J.S. Giguere of the Anaheim Ducks, Henrik Lundqvist of the Rangers and Pascal Leclaire of the Columbus Blue Jackets are also good candidates.
And the winner is: Nabokov has had a Vezina-worthy season but so has Brodeur. The tie goes to the reigning champion. We hand Brodeur a fourth career Vezina.
One of these years Lidstrom will lose a step and the race for the Norris will be wide open. Just not this year. The 37-year-old silky smooth Swede leads all NHL blue-liners with 66 points (8-58) in 73 games but perhaps most impressive is his plus-41 rating - by far the best among NHL blue-liners.
What could change this year is who goes to the awards show with Lidstrom. It has routinely been Scott Niedermayer and often Chris Pronger. But Niedermayer missed half the season in semi-retirement and Pronger would be the first to admit he didn't dominate this season like he usually does. His eight-game suspension for stomping on Ryan Kesler probably won't curry him any favour with the PHWA either.
Other deserving candidates? How about Zdeno Chara, the No. 1 reason the Bruins exceeded expectations. We also like Dion Phaneuf of the Flames, Andrei Markov of the Canadiens, Sergei Gonchar of the Penguins and Brian Campbell of the Sharks.
And the winner is: Lidstrom gets our vote for a sixth career Norris Trophy.
What a race this one has been. The NHL has been blessed with a deep crop of impressive first-year players. At first it appeared to be contest between Chicago Blackhawks teammates Jonathan Toews and Patrick Kane. But Toews got hurt and Kane hit a slump. Then Nicklas Backstrom of the Washington Capitals began lighting it up in the second half, especially after being put alongside Ovechkin. Peter Mueller of the Phoenix Coyotes has been a consistently good producer and about a month ago those four names appeared to be the front-runners. Then Sam Gagner of the Edmonton Oilers decided to make it interesting by having a huge final six weeks and Carey Price took over as the No. 1 man in the Montreal net.
The PHWA has a tough one on its hands here but more than likely Gagner and Price made their impacts too late in the season.
And the winner is: We'd love Toews had he be not been injured. Backstrom gets our nod by the slimmest of margins.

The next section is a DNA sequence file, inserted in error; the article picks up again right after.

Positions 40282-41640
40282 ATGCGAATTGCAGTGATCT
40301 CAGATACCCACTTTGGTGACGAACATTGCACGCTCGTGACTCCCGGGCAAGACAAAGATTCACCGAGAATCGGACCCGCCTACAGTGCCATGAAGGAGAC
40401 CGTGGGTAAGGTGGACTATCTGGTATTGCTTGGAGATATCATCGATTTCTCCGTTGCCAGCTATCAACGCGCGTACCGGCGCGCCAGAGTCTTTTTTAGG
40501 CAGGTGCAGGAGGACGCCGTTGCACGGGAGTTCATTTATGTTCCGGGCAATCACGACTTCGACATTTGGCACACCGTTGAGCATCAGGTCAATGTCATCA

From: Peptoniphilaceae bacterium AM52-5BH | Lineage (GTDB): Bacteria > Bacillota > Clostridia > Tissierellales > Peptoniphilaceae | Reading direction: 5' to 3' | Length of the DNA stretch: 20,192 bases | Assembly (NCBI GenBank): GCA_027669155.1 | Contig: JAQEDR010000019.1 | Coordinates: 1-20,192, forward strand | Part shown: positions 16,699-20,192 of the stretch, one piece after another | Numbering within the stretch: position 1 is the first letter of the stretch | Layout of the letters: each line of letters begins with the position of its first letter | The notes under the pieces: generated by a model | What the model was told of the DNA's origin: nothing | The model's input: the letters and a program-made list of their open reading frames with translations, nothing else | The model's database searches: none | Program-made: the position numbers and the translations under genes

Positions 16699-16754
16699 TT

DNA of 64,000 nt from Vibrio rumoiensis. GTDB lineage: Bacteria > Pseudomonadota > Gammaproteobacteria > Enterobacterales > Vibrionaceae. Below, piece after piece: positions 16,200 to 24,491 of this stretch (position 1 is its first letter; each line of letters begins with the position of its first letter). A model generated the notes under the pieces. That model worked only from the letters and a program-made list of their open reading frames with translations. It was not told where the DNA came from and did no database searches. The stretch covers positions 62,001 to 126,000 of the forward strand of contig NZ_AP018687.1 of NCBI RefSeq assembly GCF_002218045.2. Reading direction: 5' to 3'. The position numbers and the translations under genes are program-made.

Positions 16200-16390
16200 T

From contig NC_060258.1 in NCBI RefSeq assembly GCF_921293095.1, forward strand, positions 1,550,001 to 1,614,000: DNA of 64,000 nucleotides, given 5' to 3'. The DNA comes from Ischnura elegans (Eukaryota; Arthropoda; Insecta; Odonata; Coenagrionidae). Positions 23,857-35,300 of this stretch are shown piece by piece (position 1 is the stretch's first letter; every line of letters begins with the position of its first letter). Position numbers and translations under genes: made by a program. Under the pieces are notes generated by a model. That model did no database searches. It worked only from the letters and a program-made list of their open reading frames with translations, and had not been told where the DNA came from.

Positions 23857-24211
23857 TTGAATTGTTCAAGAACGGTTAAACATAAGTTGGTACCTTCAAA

JACK ADAMS AWARD
Coach of the Year
The NHL Broadcasters' Association has its work cut out yet again this season. The thing about parity in the NHL is that it also levels out the playing field for this award. There are so many good choices among the 16 playoff-bound teams.
Joel Quenneville of Colorado has to be considered given how he kept his team afloat this season despite injuries to key players such as Joe Sakic, Ryan Smyth and Paul Stastny. The Montreal Canadiens are the NHL's biggest surprise and Guy Carbonneau gets lots of credit for that. Claude Julien's Bruins were supposed to be last. Michel Therrien saw his Penguins rise, not fall, in the absence of Crosby. The Red Wings were not supposed to win another President's Trophy but that's where Mike Babcock's squad is headed. Barry Trotz should get serious consideration if his Nashville Predators sneak in. The same goes for Craig MacTavish and his injury-plagued Edmonton Oilers and for Bruce Boudreau and his run-and-gun Caps.
And the winner is: Quenneville.
Top Defensive Forward
The PHWA chooses this one, too. It's an interesting year given that two-time defending winner Rod Brind'Amour won't be considered because of his season-ending injury. Samuel Pahlsson of the Ducks was last year's runner-up and he, too, has missed 26 games through injury this season.
Detroit is among the most stingy teams in the NHL and while Lidstrom is a big part of that, the Wings believe star forwards Pavel Datsyuk and Henrik Zetterberg don't get nearly enough credit for how good their two-way game is. They may have a point.
Other candidates we like include Mike Grier of San Jose, John Madden of New Jersey and Brenden Morrow in Dallas.
And the winner is: Datsyuk. His plus-41 rating leads all NHL forwards.